Nearly 10 percent of U.S. teens have nonalcoholic fatty liver disease, a largely silent accumulation of fat in their liver cells that puts them at risk for developing later cardiovascular disease and additional liver problems, new research has found.
Most of the increase in cases of NAFLD (disease not brought on by alcohol-related liver damage) is occurring among the heaviest teens — those considered obese, based on their height, weight and age, said lead researcher Dr. Miriam Vos, a pediatric gastroenterologist at Emory University in Atlanta.
“We tried to see where the increase was happening and it looks like it’s happening in the obese group,” she said.
But ill health is not inevitable for obese teens whose livers already have sustained damage, said Vos, an assistant professor of pediatrics. “We think that liver disease is reversible, particularly for a teenager if they can make substantial changes and improve their weight,” she added.
Vos determined that the prevalence of fatty liver among U.S. teens has more than doubled in the past two decades, from 3.6 percent to 9.9 percent, outpacing the rise in teenage obesity during that time and suggesting obesity is only a partial explanation for a rise. Vos’ findings come from health data collected for 10,359 adolescents who participated in the National Health and Examination Survey (NHANES) between 1988 and 2008.
Even without fully understanding why numbers are up, “this is a disease that definitely needs attention. We need programs that focus on prevention of both obesity and fatty liver disease,” said Vos, who is scheduled to present her findings Monday at Digestive Disease Week in San Diego, an annual gathering of nearly 16,000 physicians, researchers and academics.
The increase in fatty liver and its associated risks provide strong support for “recommendations to screen for NAFLD in obese adolescents,” Vos and her colleagues concluded.
“Fatty liver disease kind of goes with the whole obesity epidemic,” said Dr. Joseph A. Skelton, a pediatric gastroenterologist and associate director of the Center for Family Obesity Research at Wake Forest University School of Medicine in Winston-Salem, N.C., who was not involved in Vos’ research.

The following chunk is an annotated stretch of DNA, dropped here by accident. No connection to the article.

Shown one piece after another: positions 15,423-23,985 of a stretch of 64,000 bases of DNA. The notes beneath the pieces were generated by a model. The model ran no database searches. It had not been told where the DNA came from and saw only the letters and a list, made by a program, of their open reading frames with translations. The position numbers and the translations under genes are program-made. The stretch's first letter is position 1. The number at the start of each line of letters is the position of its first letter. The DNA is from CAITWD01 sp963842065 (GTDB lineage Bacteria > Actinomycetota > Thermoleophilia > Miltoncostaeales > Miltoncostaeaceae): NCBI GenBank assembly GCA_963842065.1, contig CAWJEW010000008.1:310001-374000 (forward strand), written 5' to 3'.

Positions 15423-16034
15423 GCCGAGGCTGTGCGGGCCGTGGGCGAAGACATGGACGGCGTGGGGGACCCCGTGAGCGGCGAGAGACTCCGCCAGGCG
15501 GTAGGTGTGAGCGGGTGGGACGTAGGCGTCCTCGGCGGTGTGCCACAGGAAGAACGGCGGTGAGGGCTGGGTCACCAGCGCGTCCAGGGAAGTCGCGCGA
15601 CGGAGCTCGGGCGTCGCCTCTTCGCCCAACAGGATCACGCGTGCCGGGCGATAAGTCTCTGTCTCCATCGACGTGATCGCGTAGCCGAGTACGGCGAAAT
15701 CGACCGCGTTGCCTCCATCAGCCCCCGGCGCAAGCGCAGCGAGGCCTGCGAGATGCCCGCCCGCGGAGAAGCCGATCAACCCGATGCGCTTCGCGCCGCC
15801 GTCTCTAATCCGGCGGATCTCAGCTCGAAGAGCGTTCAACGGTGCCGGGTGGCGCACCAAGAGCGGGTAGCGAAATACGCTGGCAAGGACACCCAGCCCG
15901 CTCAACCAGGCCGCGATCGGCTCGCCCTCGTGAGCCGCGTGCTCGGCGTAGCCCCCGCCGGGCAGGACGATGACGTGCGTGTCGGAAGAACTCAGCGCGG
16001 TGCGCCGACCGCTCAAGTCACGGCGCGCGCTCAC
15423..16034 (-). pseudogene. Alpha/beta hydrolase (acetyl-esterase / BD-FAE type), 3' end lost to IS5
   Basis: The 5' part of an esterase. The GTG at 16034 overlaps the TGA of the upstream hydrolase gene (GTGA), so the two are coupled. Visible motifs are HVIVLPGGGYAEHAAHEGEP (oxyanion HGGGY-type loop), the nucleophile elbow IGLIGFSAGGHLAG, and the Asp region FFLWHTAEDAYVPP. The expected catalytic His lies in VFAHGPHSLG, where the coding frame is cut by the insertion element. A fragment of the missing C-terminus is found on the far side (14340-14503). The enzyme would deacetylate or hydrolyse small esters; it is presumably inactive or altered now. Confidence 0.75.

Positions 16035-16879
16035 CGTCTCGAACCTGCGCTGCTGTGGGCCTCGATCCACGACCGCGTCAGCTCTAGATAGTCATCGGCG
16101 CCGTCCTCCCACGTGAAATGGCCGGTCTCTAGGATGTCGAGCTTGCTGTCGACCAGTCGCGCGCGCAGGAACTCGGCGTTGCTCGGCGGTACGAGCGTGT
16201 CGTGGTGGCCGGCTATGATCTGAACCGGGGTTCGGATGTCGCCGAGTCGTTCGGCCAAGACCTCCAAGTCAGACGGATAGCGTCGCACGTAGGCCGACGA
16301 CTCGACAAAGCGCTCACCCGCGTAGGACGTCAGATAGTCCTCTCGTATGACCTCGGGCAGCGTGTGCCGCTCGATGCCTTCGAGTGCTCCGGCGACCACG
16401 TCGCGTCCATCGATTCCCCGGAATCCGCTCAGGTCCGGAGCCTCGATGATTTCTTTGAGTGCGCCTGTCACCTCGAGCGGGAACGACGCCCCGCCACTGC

He said that getting youngsters to eat healthier, be more active and maintain a healthy weight is “going to have the biggest impact, because there aren’t any good drug treatments for fatty liver disease.”
Vos said the researchers undertook the study to see whether there was evidence for a perception among GI specialists that they were seeing more cases of fatty liver disease in young patients. “Doctors are also looking for it more often, so it was difficult to tell if there were more cases because they were looking more often, or because there actually were more cases,” she said.
In her own pediatric gastroenterology practice, Vos commonly sees “multiple cases per week” and because of the volume of cases, now runs a clinic for youngsters with fatty liver. Although the NHANES data only looked at youngsters 12 and older, Vos said fatty liver disease can develop well before that. “We certainly see 7-, 8- and 9-year-olds with it,” she said.
Vos calculated the prevalence of teens with probable liver disease by identifying those youngsters who met the statistical definition of being overweight (in the 85th to 95th percentile for body mass index for their age) or obese (above the 95th percentile for BMI) who also had elevated levels of an enzyme called alanine aminotransferase (ALT) in their blood.
When the liver is damaged or diseased, it releases more ALT into the bloodstream. The method “is not perfect,” she said, but it’s the most sensitive way to get at the information short of doing an invasive liver biopsy, which wouldn’t be ethically feasible.